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Cut Through the Clutter: Investment News You Can Use

By Kate Warne

Eyeglasses lying on top of newspaper

Are you feeling inundated with news these days? Especially what seems to be noise and confusion about politics, the economy and the market? If so, you’re not alone: According to a recent Nielsen Company report, the average American spends 10 hours and 39 minutes a day consuming media.* News about possible policy changes has been boosting the stock market, reinforced by positive economic and earnings results. But higher uncertainty may mean more volatility lies ahead.

Here are three headlines you won’t want to miss:

  1. Global growth shows signs of improving, which should help stocks keep rising over time.
  2. Economic policy uncertainty has spiked, suggesting more volatility may lie ahead.
  3. Understand the investments you own, and position your portfolio for growth as well as uncertainty.

Improving global economic growth

Despite the current political headlines, American consumers are feeling better and spending more. In December, consumer confidence reached its highest level in 15 years, according to the Conference Board. Retail sales were up 5.6% over the past year, a better-than-expected gain. Small-business optimism has soared. Combined with continued solid job growth, these are good indications for further improvements ahead, since consumer spending accounts for more than two-thirds of overall U.S. economic growth.

Moreover, a synchronized global rebound may have begun. In addition to better U.S. economic indicators, Europe is showing signs of healthier growth, building on improvements that started in 2016. Japan’s economy has expanded for four quarters in a row. And the Organisation for Economic Co-operation and Development projects an increase in the pace of global economic growth to 3.3% in 2017, ending a two-year slowdown.

Rising economic policy uncertainty

The pickup in global growth seems to be muffled by worries about increased protectionism, European elections and the eventual British exit from the European Union (Brexit). The expectation of rapid policy changes in the U.S. has also led to a spike in economic policy uncertainty, as the chart below shows.

The Trump administration has offered an array of significant policy changes and has started to act quickly, proposing immigration restrictions, suspension or elimination of some regulations, and consideration of a border adjustment tax with other proposed tax changes. A host of other policy changes is expected to follow. While the process could continue to be messy, rising optimism has been a boon to U.S. stocks.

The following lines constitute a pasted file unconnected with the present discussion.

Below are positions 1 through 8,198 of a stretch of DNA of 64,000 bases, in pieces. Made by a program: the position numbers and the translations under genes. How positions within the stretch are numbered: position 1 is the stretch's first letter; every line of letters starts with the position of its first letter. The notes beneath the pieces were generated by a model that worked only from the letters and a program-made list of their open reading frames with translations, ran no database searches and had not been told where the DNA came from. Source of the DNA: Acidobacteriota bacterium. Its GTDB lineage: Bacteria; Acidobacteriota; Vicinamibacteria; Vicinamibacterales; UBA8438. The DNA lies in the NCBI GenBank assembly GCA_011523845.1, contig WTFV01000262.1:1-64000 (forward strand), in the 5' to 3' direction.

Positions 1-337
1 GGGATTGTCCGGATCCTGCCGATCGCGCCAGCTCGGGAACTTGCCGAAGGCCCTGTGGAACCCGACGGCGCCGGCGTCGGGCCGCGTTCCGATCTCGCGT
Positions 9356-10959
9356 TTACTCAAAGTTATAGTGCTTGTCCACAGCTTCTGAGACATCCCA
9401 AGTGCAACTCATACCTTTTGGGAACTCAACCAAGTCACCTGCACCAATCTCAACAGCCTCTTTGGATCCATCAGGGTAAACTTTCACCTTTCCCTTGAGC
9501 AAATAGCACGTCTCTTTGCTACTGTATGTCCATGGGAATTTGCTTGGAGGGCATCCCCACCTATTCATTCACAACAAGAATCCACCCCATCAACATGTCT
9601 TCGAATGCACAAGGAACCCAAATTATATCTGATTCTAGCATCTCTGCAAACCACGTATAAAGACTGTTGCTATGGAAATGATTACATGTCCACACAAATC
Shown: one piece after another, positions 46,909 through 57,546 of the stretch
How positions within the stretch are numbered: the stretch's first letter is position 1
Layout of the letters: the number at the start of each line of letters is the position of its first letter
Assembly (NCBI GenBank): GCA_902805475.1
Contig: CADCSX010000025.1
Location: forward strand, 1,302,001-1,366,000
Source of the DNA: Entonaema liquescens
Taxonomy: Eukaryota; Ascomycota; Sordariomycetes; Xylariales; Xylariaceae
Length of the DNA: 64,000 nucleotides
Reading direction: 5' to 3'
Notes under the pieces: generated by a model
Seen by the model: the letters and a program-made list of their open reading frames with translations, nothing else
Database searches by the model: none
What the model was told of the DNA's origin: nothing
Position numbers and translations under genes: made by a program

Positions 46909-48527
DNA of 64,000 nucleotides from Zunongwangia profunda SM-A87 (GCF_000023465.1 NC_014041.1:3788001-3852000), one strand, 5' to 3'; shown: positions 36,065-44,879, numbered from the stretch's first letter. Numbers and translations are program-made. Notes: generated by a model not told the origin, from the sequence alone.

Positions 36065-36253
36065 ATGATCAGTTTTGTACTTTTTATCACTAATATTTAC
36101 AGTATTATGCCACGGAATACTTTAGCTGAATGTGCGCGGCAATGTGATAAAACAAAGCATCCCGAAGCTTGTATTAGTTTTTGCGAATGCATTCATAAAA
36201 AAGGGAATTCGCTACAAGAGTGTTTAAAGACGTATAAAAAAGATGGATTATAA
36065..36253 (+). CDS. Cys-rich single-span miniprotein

Less attention has been paid to the accompanying increases in interest rates and the value of the U.S. dollar, though. And historically, rising market volatility has accompanied higher economic policy uncertainty. That’s why we think investors need to prepare for the possibility that markets could experience some hiccups along the way.

Higher Economic Policy Uncertainty chart

Source: "Measuring Economic Policy Uncertainty" by Scott Baker, Nicholas Bloom and Steven J. Davis at

Addressing the noise

We think many potential policy changes can improve the outlook for economic and earnings growth – and thus are good news for rising stock prices over time. But higher policy uncertainty is likely to trigger volatility along the way. How can you address rising market noise and uncertainty? Consider three actions:

  1. Reduce the noise. Just as headphones can help tune out the sounds around you, staying focused on your goals can help you avoid the media noise. Less noise can help you make better decisions aligned with what matters to you.
  2. Restraint. Don’t change your investments based on hopes or fears that specific policies will be enacted – today’s enthusiasm may lead to disappointment tomorrow. And avoid extremes by reducing any overconcentrated individual investments you may own.
  3. Rebalance. Rising U.S. stock values may have pushed them to a larger percentage of your overall portfolio, thereby increasing your risk. You may need to rebalance to the mix of stocks, bonds and international investments that’s appropriate for your risk tolerance and situation.

Market sentiment can change quickly, catching investors by surprise. Taking these actions can enhance your understanding of the role each investment plays in your portfolio, helping you stay invested when volatility returns.

Important information:

*“Americans devote more than 10 hours a day to screen time, and growing,”, July 29, 2016.

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